An orangutan was found with gunshot and stab wounds on Sunday in Teluk Pandan village in the East Kutai regency of East Kalimantan, only three weeks after an orangutan was found beheaded in Central Kalimantan. The great ape later died following emergency treatment.
The sub-adult orangutan, who was 5 to 7 years old, was found by villagers on Sunday evening and evacuated by the Centre for Orangutan Protection (COP) to Pupuk Kaltim hospital on Monday morning. He was found in critical condition in a tree in the middle of a lake near the border of Kutai National Park.
Doctors at the hospital found dozens of old and new wounds from an airsoft gun all over the great ape's body, 74 of them in his head. They also found 19 fresh stab wounds on his body. The orangutan's left foot had been cut off.
The orangutan died on Tuesday morning after 12 hours of surgery and treatment at Pupuk Kaltim hospital.
“There were 130 pellets found in his body. This is the largest number of pellets we have ever found in a case of an orangutan shooting. In 2013 in Central Kalimantan, we found 103 pellets in an orangutan's body,” COP spokesperson Ramadhani told The Jakarta Post on Wednesday.
Ramadhani said that an autopsy found that the wounds in the orangutan showed that the endangered animal had been injured on several different occasions.
“You can see that the cut on his left foot was dry. This shows that it happened some time ago. Dozens of pellet wounds have dried too. But others were still new, the stab wounds are also new,” he said.
The COP is calling the case the "second Kaluhara", because a similar incident occurred in the same village in May 2016.
“In the first Kaluhara [case] in 2016, we found a blind orangutan in critical condition in East Kutai, also near Kutai National Park. We could see from his wounds that the older ones had made him blind, and the new wounds killed him,” Ramadhani said.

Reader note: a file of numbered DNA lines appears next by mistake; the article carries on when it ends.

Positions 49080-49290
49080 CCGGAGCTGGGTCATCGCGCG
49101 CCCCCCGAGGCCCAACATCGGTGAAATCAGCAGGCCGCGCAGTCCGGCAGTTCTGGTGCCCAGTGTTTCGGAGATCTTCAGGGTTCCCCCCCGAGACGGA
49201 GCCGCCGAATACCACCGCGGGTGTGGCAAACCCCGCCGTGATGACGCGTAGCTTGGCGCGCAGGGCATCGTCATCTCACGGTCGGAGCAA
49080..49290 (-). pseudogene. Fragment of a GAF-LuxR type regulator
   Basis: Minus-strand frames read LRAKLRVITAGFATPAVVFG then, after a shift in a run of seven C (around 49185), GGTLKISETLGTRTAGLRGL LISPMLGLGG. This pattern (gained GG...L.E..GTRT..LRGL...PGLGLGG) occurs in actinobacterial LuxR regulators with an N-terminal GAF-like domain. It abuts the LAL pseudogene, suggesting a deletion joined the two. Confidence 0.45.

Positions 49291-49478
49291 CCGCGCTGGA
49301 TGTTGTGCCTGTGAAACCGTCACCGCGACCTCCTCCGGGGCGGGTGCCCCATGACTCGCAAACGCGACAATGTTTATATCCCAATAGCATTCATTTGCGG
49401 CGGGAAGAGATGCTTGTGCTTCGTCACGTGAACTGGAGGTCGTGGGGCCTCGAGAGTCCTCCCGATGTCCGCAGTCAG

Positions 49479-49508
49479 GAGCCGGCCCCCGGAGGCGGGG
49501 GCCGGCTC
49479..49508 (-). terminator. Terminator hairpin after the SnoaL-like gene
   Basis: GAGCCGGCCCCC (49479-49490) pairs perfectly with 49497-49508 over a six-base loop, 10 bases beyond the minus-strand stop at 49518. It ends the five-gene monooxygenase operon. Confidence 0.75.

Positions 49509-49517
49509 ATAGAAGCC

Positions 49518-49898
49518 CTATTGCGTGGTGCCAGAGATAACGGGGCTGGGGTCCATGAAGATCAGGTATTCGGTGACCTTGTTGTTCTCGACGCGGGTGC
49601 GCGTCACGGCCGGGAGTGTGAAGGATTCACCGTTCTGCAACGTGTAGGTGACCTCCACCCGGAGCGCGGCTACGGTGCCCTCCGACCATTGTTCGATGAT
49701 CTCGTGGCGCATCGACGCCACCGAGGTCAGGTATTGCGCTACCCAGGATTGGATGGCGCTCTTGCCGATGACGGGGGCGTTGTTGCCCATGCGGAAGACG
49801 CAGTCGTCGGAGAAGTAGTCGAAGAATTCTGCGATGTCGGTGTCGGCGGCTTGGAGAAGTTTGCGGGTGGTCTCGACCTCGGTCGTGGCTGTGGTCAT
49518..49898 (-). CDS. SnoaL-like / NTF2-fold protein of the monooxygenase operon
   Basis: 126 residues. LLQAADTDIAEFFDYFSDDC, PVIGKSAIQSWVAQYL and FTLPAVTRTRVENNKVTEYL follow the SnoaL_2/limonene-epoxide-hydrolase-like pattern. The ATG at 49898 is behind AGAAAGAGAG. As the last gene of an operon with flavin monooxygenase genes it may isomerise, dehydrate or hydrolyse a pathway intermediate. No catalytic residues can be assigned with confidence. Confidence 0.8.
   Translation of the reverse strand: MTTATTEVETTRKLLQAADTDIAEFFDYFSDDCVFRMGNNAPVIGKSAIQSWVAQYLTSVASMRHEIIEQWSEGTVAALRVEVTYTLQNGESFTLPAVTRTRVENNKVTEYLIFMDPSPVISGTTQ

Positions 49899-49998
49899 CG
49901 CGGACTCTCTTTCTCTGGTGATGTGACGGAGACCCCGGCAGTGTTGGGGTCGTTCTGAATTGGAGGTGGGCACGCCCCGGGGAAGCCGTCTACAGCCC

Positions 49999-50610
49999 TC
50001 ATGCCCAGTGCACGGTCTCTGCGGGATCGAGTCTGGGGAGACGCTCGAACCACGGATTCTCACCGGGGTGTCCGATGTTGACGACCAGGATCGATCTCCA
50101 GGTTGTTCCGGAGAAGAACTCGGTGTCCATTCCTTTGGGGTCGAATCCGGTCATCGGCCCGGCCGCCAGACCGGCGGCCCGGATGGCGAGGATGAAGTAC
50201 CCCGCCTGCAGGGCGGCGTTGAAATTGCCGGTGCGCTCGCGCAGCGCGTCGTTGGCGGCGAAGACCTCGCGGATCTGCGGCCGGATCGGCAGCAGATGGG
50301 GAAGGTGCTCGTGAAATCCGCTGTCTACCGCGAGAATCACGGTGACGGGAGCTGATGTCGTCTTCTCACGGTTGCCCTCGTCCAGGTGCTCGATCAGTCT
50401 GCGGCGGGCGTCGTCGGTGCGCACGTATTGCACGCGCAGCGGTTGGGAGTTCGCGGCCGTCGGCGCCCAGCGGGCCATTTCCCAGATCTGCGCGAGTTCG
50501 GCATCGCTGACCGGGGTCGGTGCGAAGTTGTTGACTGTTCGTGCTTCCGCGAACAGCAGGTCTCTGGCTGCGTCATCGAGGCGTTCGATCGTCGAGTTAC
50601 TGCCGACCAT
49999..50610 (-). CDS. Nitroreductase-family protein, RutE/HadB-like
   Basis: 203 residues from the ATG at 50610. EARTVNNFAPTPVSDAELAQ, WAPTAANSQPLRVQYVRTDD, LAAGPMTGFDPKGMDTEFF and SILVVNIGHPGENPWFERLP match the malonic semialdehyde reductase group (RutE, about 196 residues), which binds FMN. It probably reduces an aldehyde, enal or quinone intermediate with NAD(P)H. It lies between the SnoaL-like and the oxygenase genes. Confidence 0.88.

The COP has recorded 25 orangutan shooting cases since 2012. Seven of these cases occurred in East Kalimantan, four in Central Kalimantan, two in West Kalimantan and the remaining 12 cases in Sumatra.
“There have been seven orangutan shooting cases in East Kalimantan since 2012, but no one has ever been arrested for it,” Ramadhani said, “If [the authorities] were truly concerned about it, they could arrest the culprits easily. East Kalimantan’s law enforcers and East Kalimantan Environment and Forestry agency should be more serious in handling this case.”
“There must be stronger efforts by law enforcement regarding the orangutan issue,” the chief executive officer of the Borneo Orangutan Survival Foundation (BOSF), Jamartin Sihite, told the Post on Wednesday.
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Kalimantan orangutans are threatened with extinction not only from the degradation and conversion of their forest habitat, but also from poaching. In the wild, orangutans can live up to 45 years.
The BOSF said that in the last 12 years, the orangutan population in Kalimantan had decreased by half.
Based on its 2004 Population and Habitat Viability Assessment (PHVA), 54,817 orangutans populated an 8.1 million-hectare area in Kalimantan. The 2016 PHVA covered an area of 16 million hectares in Kalimantan and found that the orangutan population had fallen to 57,350. (dmr)